If you’re reading this thinking there’ll be an answer in this post, turn back now. I’m just cogitating out loud and, as always, inviting Argh Nation to co-cogitate.
I’ve been reading a lot lately thanks to Good Book Thursdays (and thanks to the Argh people who asked for them) and I just read two books that I shouldn’t have liked but read straight through, and I’m now reading one book that I’m having a hell of a time finishing. The first two are by a new-to-me author and the other is by one of my all-time faves. I’m trying to figure out why I read the first two at light speed, and why I keep putting down the other.
The first two have vivid characters that don’t arc at all, a protagonist who annoys me about a quarter of the time I’m reading her, and cheery-perfect-world outlook in which everything turns out great for no particular reason aside from Good People Win. The last one has vivid characters who are vivid because this is the third book they’ve been in, not necessarily because they’re clever on the page, a protagonist . . . . actually, I’m not sure this book has a protagonist, and a sense of been-here-before that is more boring than satisfying. The antagonists in the first two books are almost cartoons (although to be fair, the books are almost farces), and there doesn’t seem to be an antagonist in the last book. Yet. I’m on page 77 of 375 pages. I think an antagonist is overdue. The first two books deal with a clear-cut morality in which the protagonist and her pals never do anything wrong. They make mistakes, but they fix them. They are good of heart and clean of mind. The last book has the kind of squishy morality I like, but so far very few people are doing anything.
So I can say lack of a strong protagonist, lack of action, lack of an antagonist . . . the third book is just lacking. But why the hell am I reading the first two books?
I think the big thing is that the heroine is so vulnerable; vulnerability gets me every time. And she’s active, she’s trying to hard to fix her situation. But she’s also passive in that people do things to her and she doesn’t fight back, she just finds ways to escape. As it happens, that works out perfectly for her, but if I ever do a post on passive-aggressive heroines, she’ll be at the top. So the stories are about a nice woman whom people are trying to victimize, and about how the people around her fight to save her which gives her a feeling of worth, and how eventually she fights back, too. I think it’s the vulnerability. I want to see her saved. But she’s not my favorite character in the books (I’m not sure I have a favorite character) because everybody around her is so much more interesting. I read the first and second one and a short story that came between, but I think if there was a third one, I’d pass it by because it would be all about this woman being saved again. The quirky community and sunlit world is fun, but not for three books.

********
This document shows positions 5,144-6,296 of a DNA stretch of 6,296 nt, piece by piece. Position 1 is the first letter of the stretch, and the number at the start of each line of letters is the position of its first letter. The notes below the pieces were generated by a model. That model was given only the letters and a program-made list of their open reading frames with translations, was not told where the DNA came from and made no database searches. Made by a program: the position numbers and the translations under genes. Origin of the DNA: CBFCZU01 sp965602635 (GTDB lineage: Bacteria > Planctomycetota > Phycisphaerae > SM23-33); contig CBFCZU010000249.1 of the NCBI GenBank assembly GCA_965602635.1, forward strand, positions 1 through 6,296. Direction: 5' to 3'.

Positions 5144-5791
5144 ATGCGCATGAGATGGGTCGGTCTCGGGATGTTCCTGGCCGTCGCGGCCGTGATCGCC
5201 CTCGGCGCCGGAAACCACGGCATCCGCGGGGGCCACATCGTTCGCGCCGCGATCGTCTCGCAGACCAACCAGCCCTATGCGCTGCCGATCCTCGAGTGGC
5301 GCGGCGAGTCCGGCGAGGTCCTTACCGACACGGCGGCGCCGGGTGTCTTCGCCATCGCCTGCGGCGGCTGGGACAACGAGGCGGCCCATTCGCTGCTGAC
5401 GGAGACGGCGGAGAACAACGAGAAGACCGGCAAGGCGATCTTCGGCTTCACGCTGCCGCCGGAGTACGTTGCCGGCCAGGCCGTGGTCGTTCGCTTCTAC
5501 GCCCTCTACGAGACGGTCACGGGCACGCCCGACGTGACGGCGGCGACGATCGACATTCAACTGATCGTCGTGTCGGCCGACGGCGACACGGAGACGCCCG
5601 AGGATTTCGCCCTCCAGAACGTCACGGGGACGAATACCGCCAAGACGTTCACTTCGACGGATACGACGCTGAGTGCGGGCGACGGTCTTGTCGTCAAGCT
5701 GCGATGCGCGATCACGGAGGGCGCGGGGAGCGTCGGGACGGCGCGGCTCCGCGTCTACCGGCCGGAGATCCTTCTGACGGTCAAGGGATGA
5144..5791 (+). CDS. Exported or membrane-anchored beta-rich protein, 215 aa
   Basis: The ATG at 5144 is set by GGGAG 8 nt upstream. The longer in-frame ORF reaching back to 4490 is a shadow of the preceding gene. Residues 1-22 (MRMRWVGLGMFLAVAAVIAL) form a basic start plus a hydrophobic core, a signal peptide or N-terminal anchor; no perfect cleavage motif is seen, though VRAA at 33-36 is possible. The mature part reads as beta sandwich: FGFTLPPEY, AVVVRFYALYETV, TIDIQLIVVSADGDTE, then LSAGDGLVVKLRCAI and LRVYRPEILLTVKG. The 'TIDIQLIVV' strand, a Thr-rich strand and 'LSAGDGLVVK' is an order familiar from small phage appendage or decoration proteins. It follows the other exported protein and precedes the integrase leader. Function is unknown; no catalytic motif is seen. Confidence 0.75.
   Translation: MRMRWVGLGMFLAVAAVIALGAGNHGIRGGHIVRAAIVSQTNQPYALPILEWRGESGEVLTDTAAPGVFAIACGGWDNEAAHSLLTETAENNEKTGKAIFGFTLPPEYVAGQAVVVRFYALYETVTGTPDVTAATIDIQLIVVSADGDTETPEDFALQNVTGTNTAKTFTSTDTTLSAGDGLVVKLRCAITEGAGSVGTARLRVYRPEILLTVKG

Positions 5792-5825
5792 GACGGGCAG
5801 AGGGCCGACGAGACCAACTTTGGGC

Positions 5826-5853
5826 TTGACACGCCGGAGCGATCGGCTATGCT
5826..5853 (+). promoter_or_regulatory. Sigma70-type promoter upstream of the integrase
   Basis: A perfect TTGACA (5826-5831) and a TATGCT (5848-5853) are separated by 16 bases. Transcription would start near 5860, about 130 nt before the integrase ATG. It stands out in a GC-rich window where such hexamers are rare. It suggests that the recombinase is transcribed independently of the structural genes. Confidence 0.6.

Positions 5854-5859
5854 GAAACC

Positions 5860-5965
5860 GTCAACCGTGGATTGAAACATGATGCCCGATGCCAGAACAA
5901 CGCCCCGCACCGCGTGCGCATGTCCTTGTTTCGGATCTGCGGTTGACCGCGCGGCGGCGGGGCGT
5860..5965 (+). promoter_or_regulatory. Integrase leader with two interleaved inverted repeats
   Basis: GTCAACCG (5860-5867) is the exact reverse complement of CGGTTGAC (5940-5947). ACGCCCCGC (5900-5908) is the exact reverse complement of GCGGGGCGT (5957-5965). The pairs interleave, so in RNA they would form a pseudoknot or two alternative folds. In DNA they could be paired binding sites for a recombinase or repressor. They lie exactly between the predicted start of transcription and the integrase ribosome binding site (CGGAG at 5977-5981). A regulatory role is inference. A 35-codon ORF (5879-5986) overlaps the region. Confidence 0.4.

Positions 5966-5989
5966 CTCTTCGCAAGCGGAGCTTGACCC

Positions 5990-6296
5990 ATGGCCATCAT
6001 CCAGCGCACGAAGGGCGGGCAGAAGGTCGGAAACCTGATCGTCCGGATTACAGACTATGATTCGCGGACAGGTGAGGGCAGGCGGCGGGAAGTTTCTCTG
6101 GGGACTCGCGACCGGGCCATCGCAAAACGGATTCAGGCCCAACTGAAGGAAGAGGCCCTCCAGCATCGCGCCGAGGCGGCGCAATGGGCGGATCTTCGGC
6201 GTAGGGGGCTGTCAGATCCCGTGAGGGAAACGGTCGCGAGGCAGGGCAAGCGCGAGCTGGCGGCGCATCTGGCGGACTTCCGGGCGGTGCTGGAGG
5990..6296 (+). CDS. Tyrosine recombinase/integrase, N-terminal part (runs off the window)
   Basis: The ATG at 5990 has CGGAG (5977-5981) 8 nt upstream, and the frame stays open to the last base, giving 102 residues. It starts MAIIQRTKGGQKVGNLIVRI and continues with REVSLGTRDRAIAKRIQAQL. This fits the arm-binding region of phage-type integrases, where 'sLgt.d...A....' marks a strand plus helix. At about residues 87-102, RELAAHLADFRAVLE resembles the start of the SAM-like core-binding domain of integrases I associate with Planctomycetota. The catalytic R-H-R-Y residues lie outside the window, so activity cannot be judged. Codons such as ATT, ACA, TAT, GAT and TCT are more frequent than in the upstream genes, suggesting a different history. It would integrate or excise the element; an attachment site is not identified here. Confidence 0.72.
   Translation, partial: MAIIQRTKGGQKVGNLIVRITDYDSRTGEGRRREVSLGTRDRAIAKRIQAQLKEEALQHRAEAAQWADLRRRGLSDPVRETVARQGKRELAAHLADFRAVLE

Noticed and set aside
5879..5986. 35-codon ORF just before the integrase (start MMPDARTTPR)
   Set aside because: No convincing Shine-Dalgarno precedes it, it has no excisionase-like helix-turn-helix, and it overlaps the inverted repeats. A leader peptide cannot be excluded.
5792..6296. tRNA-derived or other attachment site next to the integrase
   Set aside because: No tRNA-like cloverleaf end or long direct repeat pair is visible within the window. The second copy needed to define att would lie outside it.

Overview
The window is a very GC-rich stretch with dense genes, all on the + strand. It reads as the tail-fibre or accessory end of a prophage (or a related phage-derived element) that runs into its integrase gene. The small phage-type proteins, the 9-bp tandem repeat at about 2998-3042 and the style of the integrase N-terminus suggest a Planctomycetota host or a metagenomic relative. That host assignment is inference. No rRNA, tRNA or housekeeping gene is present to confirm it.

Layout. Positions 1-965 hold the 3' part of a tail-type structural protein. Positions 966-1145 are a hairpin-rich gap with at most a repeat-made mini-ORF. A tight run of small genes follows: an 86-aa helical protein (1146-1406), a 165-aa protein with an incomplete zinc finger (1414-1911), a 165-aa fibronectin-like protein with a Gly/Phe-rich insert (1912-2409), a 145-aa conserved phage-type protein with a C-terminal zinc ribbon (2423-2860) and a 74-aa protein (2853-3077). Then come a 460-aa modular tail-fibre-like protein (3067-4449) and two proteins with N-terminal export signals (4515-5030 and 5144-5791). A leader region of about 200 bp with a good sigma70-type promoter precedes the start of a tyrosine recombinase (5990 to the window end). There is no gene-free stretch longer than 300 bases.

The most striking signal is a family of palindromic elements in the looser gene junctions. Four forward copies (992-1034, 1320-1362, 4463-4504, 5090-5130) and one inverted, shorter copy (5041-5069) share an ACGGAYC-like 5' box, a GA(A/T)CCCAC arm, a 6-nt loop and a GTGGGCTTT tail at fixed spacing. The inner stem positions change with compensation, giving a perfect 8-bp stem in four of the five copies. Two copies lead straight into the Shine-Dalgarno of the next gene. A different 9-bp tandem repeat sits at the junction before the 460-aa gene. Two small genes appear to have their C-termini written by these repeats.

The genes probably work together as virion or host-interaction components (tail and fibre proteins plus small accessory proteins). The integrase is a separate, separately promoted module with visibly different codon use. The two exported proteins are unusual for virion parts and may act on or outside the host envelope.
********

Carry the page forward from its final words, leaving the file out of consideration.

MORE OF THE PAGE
And yet I will persevere and finish that damn third book if it kills me. Because that world is not sunlit, it’s teeming with darkness and bright flashes of neon and the occasional explosion. The community isn’t so much quirky as cheerfully depraved, and the plot isn’t so much fun as . . . well, it’s not fun, but the books that came before it were wild rides that I adored. So I’ll see it through. There won’t be another one after this, so I’ll have completed the series. It’s almost an obligation to finish this book; it’s as if I owe the author for all the joy he’s given me in the past and this is how I’m honoring my debt. I will finish this book.
But when I look back at the books that came before this one, and at those two with the gormless heroine, I’m still trying to figure out why I read them so voraciously. (Okay, I read the second of the first example much less voraciously, but I finished it.) Those books are missing so much of what I think is necessary in a good book, but I still read on.
So let’s talk about what makes a story unputdownable, using examples, please. Fling book titles about at will. Cite specifics. I need to figure this out.